Labour leader Jeremy Corbyn has reiterated his call for Venezuela-style property requisitions in London to house people who lost their homes in the Grenfell Tower fire.
The 68-year-old had previously insisted: “Properties must be found, requisitioned if necessary, in order to make sure those residents do get re-housed locally.”
Speaking to ITV presenter Robert Peston on his Sunday morning programme, Corbyn doubled down on his controversial demand:
“There are a large number of deliberately kept vacant flats and properties all over London; it’s called land banking,” he said.
Peston asked if he would “seize [the properties] forever or just take [them] for as log as they’re needed”?
“Occupy it, compulsory purchase it, requisition it – there’s a lot of things you can do,” replied the Labour leader, avoiding a direct answer.
— Peston on Sunday (@pestononsunday) June 18, 2017
“But can’t we, as a society, just think, all of us, it’s all very well putting our arms around people during the crisis, but homelessness is rising, the housing crisis is getting worse… and my point was quite a simple one: in an emergency, you have to bring all assets to the table in order to deal with that crisis,” he said.
Labour MP David Lammy, who was also in the studio, nodded his agreement – having argued tower block flats for social housing tenants should be “at least as good as the luxury penthouse buildings” which his party leader wants to requisition.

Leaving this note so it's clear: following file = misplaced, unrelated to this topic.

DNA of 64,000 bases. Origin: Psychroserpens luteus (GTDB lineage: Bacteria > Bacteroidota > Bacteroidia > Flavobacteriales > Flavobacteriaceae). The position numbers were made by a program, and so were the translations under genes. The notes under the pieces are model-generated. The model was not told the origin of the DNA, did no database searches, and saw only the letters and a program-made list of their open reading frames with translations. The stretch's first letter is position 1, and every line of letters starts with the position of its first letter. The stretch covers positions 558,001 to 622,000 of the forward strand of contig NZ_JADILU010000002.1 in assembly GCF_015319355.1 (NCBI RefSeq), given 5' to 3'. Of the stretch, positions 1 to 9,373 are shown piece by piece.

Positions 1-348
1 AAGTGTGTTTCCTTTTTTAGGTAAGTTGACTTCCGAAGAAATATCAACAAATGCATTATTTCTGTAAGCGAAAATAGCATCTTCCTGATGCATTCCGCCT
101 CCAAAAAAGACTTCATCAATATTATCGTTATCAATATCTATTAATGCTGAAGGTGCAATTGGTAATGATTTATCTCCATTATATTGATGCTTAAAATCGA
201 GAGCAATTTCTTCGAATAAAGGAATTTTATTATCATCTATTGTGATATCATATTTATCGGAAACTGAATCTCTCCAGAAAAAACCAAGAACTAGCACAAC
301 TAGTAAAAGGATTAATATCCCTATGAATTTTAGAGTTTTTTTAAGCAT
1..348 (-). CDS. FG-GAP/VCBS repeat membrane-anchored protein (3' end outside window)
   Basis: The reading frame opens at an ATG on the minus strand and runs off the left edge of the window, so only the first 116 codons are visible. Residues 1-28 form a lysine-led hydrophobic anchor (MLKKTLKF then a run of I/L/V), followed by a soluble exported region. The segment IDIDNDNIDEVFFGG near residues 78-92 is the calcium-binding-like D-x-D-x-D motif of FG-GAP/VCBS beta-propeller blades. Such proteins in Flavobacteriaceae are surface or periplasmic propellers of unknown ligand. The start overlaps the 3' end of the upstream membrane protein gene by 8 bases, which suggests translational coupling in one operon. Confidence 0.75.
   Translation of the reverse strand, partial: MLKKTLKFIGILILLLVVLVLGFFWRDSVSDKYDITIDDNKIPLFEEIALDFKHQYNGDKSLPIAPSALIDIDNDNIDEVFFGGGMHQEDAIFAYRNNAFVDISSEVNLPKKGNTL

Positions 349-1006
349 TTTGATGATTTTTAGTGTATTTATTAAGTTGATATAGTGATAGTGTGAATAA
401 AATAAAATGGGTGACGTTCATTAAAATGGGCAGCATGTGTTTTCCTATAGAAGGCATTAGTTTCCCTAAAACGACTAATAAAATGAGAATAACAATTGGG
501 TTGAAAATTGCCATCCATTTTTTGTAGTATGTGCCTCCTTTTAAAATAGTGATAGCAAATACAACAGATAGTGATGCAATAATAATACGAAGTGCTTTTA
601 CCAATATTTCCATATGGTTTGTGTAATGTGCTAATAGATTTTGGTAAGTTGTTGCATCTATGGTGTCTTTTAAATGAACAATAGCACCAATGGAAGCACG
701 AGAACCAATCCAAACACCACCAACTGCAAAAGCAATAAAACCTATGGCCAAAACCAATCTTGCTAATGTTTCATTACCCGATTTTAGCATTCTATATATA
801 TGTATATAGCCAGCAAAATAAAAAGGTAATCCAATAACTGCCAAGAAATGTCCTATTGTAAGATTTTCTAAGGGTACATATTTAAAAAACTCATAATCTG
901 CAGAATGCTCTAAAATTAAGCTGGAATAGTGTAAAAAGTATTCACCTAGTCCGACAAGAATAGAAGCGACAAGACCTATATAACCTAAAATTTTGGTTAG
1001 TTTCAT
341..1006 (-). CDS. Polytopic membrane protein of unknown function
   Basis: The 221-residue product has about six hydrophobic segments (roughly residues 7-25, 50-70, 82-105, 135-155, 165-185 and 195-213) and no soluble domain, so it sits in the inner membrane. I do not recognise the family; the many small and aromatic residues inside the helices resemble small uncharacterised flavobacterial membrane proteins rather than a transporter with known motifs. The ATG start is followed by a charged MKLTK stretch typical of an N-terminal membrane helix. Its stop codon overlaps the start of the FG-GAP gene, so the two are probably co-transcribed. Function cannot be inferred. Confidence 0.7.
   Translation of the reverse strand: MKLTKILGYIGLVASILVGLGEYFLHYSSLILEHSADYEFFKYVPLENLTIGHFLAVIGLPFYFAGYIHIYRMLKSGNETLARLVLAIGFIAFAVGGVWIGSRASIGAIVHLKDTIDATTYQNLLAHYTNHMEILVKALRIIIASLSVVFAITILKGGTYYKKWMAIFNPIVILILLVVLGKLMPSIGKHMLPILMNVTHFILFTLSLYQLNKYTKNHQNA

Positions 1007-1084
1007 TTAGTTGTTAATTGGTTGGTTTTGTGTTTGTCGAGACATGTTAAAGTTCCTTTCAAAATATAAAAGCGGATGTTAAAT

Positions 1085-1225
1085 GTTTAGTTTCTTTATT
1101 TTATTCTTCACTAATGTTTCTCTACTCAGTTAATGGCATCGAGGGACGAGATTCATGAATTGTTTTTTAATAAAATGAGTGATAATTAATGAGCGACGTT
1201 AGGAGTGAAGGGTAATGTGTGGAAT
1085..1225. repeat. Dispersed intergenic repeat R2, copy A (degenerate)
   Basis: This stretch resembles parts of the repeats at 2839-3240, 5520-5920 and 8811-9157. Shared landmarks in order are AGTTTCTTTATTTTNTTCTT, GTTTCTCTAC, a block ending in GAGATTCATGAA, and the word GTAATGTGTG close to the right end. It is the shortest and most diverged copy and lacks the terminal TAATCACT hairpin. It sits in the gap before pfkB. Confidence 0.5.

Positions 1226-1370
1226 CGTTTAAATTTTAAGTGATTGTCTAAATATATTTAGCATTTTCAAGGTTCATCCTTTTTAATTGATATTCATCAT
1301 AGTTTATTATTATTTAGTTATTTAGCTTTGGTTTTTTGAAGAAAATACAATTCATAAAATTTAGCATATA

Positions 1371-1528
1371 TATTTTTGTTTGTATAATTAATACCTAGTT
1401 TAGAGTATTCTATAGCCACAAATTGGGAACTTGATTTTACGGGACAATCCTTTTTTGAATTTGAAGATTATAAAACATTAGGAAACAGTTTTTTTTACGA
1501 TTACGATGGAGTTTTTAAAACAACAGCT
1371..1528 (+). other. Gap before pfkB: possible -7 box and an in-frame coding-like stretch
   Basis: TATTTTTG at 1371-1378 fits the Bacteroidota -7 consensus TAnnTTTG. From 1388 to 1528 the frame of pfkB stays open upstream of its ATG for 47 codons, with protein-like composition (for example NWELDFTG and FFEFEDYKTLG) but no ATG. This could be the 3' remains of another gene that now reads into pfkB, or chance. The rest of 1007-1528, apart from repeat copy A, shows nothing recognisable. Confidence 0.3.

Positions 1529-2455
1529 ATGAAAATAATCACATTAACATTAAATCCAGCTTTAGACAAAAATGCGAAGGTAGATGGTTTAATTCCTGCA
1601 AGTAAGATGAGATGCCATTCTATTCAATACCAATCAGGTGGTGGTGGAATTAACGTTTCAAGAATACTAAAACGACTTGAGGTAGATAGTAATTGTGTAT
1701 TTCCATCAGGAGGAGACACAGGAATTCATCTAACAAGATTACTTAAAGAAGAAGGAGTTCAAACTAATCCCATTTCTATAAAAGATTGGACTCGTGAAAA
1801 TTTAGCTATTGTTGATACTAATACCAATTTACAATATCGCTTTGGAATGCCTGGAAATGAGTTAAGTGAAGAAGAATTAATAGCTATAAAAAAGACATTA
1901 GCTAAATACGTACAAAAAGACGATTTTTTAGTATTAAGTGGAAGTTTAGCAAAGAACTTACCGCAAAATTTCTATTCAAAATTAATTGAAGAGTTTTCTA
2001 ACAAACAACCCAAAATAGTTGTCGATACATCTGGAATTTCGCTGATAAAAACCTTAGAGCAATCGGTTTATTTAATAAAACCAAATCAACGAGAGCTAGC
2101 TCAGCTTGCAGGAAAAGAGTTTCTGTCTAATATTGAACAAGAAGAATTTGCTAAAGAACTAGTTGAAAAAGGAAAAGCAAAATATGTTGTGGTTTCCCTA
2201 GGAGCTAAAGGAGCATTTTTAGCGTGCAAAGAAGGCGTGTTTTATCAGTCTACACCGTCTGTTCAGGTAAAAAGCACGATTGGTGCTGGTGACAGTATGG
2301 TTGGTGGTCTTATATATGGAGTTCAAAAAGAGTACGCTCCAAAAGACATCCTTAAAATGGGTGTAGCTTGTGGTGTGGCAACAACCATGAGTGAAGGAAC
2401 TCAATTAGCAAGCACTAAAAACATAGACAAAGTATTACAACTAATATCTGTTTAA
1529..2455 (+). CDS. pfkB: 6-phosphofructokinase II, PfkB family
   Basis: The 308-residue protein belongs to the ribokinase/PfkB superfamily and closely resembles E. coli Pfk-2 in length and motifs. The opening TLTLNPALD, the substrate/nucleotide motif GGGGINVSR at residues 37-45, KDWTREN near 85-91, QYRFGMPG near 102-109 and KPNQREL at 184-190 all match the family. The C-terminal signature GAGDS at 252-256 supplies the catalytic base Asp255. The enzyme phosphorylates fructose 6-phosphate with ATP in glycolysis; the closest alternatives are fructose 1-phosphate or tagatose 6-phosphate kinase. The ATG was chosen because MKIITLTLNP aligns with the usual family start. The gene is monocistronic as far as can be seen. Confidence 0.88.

The emotion here is a distraction. Look at what he's saying. Luxury penthouse buildings for free, for everyone. Paid by govt. Insanity. https://t.co/Z6T0HveT5O
— Raheem (@RaheemKassam) June 16, 2017
Despite his claim there are “a lot of things” the authorities could do to seize expensive private properties for Grenfell residents, the Reality Check team at the BBC have found that such requisitions would, in fact, “not be allowed under current rules, and legislation to allow property to be seized in peacetime would be controversial”.
The team acknowledged there were previous examples of requisitions, for example at codebreaking hub Bletchley Park prior to the First and Second World Wars. But these required the passage of emergency legislation in Parliament – specifically, the Defence of the Realm Act 1914 and the Emergency Powers Act 1939.